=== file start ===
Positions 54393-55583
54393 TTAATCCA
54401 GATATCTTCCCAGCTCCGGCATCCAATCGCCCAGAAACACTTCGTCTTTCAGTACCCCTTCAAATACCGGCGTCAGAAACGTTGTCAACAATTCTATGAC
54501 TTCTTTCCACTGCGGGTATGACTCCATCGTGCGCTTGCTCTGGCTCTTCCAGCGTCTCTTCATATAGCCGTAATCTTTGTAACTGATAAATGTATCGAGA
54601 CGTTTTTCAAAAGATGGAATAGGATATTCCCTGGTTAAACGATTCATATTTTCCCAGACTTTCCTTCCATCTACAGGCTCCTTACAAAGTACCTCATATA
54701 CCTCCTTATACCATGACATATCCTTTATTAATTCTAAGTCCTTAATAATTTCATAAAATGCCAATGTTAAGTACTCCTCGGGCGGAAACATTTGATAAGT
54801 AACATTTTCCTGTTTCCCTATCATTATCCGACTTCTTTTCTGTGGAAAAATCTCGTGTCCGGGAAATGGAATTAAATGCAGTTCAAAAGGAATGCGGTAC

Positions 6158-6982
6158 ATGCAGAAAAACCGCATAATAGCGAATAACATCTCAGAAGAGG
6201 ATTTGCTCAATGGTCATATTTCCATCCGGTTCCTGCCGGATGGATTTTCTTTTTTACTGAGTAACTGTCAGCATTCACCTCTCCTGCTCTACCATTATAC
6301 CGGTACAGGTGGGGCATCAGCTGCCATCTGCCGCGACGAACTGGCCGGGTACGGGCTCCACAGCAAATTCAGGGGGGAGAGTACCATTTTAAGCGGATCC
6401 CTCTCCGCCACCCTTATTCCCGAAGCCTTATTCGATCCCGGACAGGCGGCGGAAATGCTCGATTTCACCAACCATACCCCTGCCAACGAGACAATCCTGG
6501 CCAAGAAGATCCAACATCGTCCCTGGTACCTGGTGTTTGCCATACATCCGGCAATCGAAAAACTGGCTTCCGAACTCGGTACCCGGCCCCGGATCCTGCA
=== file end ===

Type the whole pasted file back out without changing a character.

Positions 54393-55583
54393 TTAATCCA
54401 GATATCTTCCCAGCTCCGGCATCCAATCGCCCAGAAACACTTCGTCTTTCAGTACCCCTTCAAATACCGGCGTCAGAAACGTTGTCAACAATTCTATGAC
54501 TTCTTTCCACTGCGGGTATGACTCCATCGTGCGCTTGCTCTGGCTCTTCCAGCGTCTCTTCATATAGCCGTAATCTTTGTAACTGATAAATGTATCGAGA
54601 CGTTTTTCAAAAGATGGAATAGGATATTCCCTGGTTAAACGATTCATATTTTCCCAGACTTTCCTTCCATCTACAGGCTCCTTACAAAGTACCTCATATA
54701 CCTCCTTATACCATGACATATCCTTTATTAATTCTAAGTCCTTAATAATTTCATAAAATGCCAATGTTAAGTACTCCTCGGGCGGAAACATTTGATAAGT
54801 AACATTTTCCTGTTTCCCTATCATTATCCGACTTCTTTTCTGTGGAAAAATCTCGTGTCCGGGAAATGGAATTAAATGCAGTTCAAAAGGAATGCGGTAC

Positions 6158-6982
6158 ATGCAGAAAAACCGCATAATAGCGAATAACATCTCAGAAGAGG
6201 ATTTGCTCAATGGTCATATTTCCATCCGGTTCCTGCCGGATGGATTTTCTTTTTTACTGAGTAACTGTCAGCATTCACCTCTCCTGCTCTACCATTATAC
6301 CGGTACAGGTGGGGCATCAGCTGCCATCTGCCGCGACGAACTGGCCGGGTACGGGCTCCACAGCAAATTCAGGGGGGAGAGTACCATTTTAAGCGGATCC
6401 CTCTCCGCCACCCTTATTCCCGAAGCCTTATTCGATCCCGGACAGGCGGCGGAAATGCTCGATTTCACCAACCATACCCCTGCCAACGAGACAATCCTGG
6501 CCAAGAAGATCCAACATCGTCCCTGGTACCTGGTGTTTGCCATACATCCGGCAATCGAAAAACTGGCTTCCGAACTCGGTACCCGGCCCCGGATCCTGCA